I guess to me, it’s like saying “if your kid was a genius and beat a computer at chess/created a computer program that hacked the NSA/CIA/FBI database/developed the cure to cancer at age 8, would you be OK if they were constantly wailing on their siblings/back-talked to adults/flipped you the bird when you asked them to clean their room?” Um, hell no…
So why are horses any different? I suppose if money and shiny things are on the line, perhaps folks put up with “quirks”. But none of my horses are going to the Olympics, so they don’t get any slack. :lol:
Often the superstars have quirks. They are powerful, fit, and have that edge that makes them competitive. They are professionally managed by knowledgeable people so are mannerly – but was just thinking of the German Gold medal team at the Olympics (dressage) when they had their victory gallop - it was a mess!
For me bad behavior tells me the horse is confused unhappy or badly managed, so I try to fix those issues so the horse can relax, know what’s being asked and perform better.
none… even our cat is trained to behave
As a groom - honestly, as long as I can keep both of us reasonably safe, I’m fine with whatever, winning or not winning. I hate dealing with bolters or horses that pull back because I find those the hardest to get back under control. Other than that, the biggest thing to me is whether the “quirks” are predictable. We have one who’s a pretty much incorrigible rearer, but everyone who handles her has known her long enough now that we can tell when she’s going to go up & get our butts out of the way.
I will say that I think the stereotypical pro horse has a little more “fight” than “flight” in them. Even the sweethearts tend to be the type that will just escalate the situation if feel like you’re going after them too hard for a small offense. I’ve known a few nice mares whose response to a growl was to try to bite you, and then kick you if you tried to tell them off for biting. :lol:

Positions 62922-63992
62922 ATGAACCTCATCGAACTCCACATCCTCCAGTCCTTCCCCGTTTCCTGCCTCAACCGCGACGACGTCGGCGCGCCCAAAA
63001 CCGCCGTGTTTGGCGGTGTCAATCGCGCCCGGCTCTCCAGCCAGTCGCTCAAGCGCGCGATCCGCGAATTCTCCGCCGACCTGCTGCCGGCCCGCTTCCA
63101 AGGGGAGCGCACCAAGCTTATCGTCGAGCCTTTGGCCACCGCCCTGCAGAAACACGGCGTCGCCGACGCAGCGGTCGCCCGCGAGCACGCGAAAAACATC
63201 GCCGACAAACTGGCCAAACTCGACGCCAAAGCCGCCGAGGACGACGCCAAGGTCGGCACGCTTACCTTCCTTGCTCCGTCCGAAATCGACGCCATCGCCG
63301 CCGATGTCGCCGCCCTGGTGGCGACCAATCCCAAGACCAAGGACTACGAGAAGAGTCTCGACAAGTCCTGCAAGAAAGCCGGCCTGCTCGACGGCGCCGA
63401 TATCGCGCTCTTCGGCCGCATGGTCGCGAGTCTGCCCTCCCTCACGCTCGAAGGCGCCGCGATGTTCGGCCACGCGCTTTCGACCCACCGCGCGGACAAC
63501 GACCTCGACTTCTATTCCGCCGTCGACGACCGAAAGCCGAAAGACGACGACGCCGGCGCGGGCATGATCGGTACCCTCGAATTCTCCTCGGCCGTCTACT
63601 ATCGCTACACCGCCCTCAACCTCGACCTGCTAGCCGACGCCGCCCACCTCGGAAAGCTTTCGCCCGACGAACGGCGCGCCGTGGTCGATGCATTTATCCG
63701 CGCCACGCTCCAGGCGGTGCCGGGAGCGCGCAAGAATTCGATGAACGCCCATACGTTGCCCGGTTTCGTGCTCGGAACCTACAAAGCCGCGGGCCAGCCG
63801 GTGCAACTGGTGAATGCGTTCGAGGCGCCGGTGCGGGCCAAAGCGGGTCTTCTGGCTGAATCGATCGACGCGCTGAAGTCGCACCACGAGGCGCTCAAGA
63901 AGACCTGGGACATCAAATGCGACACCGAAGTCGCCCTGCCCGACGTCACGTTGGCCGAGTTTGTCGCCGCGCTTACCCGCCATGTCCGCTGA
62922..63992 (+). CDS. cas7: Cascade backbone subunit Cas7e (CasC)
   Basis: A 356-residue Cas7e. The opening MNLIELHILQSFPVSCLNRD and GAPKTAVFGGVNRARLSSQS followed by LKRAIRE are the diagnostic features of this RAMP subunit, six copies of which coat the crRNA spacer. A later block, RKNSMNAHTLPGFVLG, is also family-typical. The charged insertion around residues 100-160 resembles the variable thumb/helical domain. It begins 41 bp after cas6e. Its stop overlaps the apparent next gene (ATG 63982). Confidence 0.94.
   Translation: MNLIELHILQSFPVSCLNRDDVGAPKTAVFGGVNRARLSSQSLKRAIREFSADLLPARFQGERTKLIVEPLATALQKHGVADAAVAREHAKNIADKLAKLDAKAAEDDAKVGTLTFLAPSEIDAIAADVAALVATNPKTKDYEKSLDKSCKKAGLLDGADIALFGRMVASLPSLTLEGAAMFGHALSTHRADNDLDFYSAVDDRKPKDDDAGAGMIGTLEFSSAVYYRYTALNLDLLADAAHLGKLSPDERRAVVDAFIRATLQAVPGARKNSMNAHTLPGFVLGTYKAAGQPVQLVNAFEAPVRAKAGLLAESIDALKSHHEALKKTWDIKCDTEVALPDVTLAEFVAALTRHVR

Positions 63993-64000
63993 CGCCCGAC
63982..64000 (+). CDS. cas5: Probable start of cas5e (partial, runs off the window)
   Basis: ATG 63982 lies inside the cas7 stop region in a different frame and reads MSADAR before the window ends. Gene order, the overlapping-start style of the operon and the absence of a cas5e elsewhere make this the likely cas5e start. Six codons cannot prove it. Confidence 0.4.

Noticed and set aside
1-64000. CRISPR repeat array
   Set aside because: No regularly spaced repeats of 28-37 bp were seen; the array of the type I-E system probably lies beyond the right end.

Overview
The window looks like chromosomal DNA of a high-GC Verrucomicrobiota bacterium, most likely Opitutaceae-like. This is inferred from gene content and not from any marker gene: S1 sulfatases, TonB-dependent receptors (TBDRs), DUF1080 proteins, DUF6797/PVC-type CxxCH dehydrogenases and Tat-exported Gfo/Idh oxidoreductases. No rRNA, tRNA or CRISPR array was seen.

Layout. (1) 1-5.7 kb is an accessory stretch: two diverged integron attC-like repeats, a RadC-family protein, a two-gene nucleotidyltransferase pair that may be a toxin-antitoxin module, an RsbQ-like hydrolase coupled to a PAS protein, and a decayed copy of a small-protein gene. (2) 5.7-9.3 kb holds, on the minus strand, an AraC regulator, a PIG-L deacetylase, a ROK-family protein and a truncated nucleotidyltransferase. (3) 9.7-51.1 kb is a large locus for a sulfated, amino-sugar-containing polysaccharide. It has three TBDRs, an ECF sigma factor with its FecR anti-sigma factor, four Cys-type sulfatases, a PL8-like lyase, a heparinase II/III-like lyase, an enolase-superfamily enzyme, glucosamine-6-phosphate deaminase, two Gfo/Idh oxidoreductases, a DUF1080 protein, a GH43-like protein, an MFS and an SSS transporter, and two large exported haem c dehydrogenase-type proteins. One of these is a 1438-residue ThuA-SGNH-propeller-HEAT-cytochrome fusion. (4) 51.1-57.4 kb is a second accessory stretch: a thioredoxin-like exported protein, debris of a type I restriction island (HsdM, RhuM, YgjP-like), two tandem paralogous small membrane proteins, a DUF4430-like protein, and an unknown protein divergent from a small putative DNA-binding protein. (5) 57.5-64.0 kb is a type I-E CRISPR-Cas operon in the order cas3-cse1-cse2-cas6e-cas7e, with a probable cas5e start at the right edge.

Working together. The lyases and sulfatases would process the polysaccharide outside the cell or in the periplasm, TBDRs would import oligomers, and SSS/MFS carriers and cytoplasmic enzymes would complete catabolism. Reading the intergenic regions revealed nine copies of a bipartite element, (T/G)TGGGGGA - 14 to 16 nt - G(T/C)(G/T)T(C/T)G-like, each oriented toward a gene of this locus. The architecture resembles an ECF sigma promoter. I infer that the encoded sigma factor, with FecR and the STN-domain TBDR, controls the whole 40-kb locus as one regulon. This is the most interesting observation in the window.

In the wonderful interview with Alan Davis (posted) - he said that Blueberry has to always have his dinner first, or he’ll bang the door down. A small concession for a World Champion Gold Medallist.
Salinero could not stand still at the halt but made up for it in other ways. Anky had the quickest salute on the planet.
That sort of thing - not plain bad manners.
I once worked with a very talented hunter that had to be turned out with a bucket of grain (to occupy him while the halter was removed). Teaching him manners was not an option, so I was told…
I could put up with annoying things that aren’t dangerous. Things such as horse likes to chew anything left outside stall, makes giant messes with water buckets, etc.
Serious bad behavior such as biting, kicking, rearing, etc. Are never acceptable.
Sure, in an ideal world your horse is well behaved no matter what.
And I can’t speak to any behaviors I would be okay with theoretically, because theoretically I’m not okay with ANY poor behavior on a horse’s part.
But at the end of the day, the number one job for my big jumper is to jump around a course with as few faults as possible. He has to be a bit of an asshole to get his job done well. Not saying that they’re all this way, but so many top level jumpers have that intensity that makes them “pro rides.” And it’s not like they’re “pro rides” because the trainers who have ridden them haven’t tried to…you know…train them. It’s because those factors that make them capable of going to the top (intensity, intelligence, etc.) often also come with flip sides such as mischievousness and a focus that can be ill-directed at times.
My FEI horse has a bunch of little idiosyncrasies, but the one that comes to mind first is that he’s a total jerk when I go to girth him up. He had lots of rib issues when I got him and we’ve resolved those issues over the years with bodywork, but the behavior remains. He paws when you hook the girth on the first side (and it’s not just pawing, he’s trying to stomp on your foot the whole time), snaps the air as you go under his neck and then tries to step on you with the other foot while you connect the girth. Once it’s buckled (on the loosest holes, so all of the pawing/stomping happens when it’s not tight) he relaxes and then yawns the whole time you actually tighten the girth.